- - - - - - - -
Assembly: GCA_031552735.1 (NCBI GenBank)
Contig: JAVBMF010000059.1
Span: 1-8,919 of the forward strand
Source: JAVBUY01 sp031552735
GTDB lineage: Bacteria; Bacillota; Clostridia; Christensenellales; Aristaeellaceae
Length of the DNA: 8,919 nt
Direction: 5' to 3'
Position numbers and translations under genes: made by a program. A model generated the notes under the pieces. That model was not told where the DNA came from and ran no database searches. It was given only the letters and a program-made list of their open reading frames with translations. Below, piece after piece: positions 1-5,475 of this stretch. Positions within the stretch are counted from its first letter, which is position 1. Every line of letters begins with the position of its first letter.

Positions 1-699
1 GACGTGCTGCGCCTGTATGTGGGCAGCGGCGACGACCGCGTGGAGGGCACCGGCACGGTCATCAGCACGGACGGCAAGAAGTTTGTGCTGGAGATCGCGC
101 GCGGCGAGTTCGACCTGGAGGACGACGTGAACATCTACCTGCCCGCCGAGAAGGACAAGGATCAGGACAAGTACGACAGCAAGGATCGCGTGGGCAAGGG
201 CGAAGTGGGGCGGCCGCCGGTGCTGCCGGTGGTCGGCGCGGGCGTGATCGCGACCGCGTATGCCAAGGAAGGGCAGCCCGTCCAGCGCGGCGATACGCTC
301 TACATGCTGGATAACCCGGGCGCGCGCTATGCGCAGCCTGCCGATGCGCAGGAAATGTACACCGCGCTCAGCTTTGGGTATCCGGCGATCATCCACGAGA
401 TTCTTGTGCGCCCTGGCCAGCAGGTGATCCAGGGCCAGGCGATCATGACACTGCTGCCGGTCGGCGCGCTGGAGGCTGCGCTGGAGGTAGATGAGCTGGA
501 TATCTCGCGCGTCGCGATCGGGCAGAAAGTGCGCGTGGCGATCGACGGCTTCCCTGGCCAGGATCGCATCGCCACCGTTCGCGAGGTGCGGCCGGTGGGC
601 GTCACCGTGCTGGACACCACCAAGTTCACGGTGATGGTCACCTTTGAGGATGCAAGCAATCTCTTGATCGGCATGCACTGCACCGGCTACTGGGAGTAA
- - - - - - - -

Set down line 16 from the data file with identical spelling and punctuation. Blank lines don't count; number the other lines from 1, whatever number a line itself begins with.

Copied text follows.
601 GTCACCGTGCTGGACACCACCAAGTTCACGGTGATGGTCACCTTTGAGGATGCAAGCAATCTCTTGATCGGCATGCACTGCACCGGCTACTGGGAGTAA